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Archived Fishing Report

Bluegill/Shellcracker Bite Underway; Lake Levels Rising

Written by Steve McCadams | Originally published 04/28/2011

Bluegill and shellcracker’s enthusiasm level was rising about as fast as the elevation on Kentucky Lake this week despite crazy thunderstorms that drenched the region.
Although lake levels are changing daily, the rusty rascals are hitting good and will likely hold on to an aggressive attitude as active spawning phases enter the picture. Every year about this time these powerful panfish go on a tear and anglers can enjoy fantastic fishing.
Last year about this time Kentucky Lake’s elevation swelled above normal but the bass bite and spawning phases of bluegill and shellcracker held up quite well. Anglers are hoping these species continue to cooperate.
Dominating the fishing scene this week has been fast rising water. Heavy rains both here and to our north will continue to influence as the Mississippi and Ohio Rivers are flooding, which diminishes TVA’s ability to discharge water through Kentucky Dam.
At midweek elevation was around the 364 range with a forecast going into the weekend above 366. TVA’s forecast is changing on a daily basis. Normal summer pool elevation is 359.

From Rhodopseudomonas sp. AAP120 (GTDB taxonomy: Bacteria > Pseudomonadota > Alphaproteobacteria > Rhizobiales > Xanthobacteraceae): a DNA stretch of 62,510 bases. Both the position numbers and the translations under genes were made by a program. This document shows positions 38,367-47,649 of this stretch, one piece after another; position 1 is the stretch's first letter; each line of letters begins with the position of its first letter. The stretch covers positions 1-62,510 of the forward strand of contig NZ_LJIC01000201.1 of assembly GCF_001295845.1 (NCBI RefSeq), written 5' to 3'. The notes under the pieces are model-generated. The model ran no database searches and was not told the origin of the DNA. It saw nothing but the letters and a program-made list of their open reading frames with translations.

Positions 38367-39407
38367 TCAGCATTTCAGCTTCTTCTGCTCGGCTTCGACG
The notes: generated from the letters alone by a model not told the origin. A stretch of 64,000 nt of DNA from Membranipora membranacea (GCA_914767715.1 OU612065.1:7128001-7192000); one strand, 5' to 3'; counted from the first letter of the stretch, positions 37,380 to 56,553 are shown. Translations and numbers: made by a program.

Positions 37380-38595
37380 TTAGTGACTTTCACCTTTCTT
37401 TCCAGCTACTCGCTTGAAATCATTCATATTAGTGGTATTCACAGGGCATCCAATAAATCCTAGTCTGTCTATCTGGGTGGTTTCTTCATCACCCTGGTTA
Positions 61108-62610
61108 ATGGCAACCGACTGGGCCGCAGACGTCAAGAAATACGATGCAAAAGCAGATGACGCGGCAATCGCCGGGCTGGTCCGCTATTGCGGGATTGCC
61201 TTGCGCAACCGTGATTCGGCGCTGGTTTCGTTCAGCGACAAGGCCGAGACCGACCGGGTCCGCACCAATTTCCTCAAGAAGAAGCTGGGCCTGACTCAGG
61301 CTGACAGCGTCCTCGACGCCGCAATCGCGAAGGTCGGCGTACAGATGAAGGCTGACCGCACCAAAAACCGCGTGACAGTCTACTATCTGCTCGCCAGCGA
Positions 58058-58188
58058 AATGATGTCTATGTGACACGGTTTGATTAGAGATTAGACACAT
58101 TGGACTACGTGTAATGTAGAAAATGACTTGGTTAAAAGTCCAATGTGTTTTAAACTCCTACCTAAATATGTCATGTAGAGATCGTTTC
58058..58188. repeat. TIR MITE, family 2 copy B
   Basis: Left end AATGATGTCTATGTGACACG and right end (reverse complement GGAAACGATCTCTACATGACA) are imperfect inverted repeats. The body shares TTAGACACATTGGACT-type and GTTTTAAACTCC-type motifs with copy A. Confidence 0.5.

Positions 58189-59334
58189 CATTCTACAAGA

In early May of last year the reservoir almost reached the all time record high of 369.9, which was recorded back on May 11, 1984. 
Surface temperatures were in the 64 to 68 degree range as cooler night and heavy rains had an influence but all it takes is a day of warm sunshine to stimulate the bass and bluegill bedding phases.
While rising lake levels can scatter fish and muddy water entering the main river channel adds another piece to the fishing puzzle, anglers can still enjoy some good action during high water.
Bluegill and shellcracker will move up to shallow spots in the days ahead and follow the rise in their quest for fanning spots. These backwater balls of fury prefer areas off the main lake anyway so their locations and attitudes are not usually affected as much as other species.
Bass will move up too but often relate to the original shorelines for a few days where submerged grassbeds and buck bushes appeal.
Tossing a spinnerbait across shallow flats and pockets where submerged bushes hold fish will be a good lure choice as will some Carolina rigged lizards. Soon the pitching and flipping techniques will be popular as fish enter the thick, visible cover. It’s imitation lizard and crawfish time for sure!
The longer the water stays high the more bass will move to shallow spots. Meanwhile, crappie will scatter some and likely enter a few shoreline buck bushes in the week ahead although a mass migration isn’t likely.
A few crappie will remain on main lake structure where the tops of drop-offs and ledges will hold on to a few that will ride out the changes there on the main lake. It is difficult to pattern crappie once lake levels rise fast and muddy water enters the picture and that’s a likely scenario for the week ahead.
Catfish are already on the prowl as rising waters have sent them toward any feeder creek where fresh water has been entering the reservoir. Watch for action to increase in shallow zones as catfish move up with the rising lake levels and occupy shorelines and spots near bedding bluegill.

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Remarkable Sunset
Photo by Jennifer Dunnaway

This is one of my favorite photographs of a Kentucky Lake sunset taken from the eastern shore of Kentucky Lake near Fenton.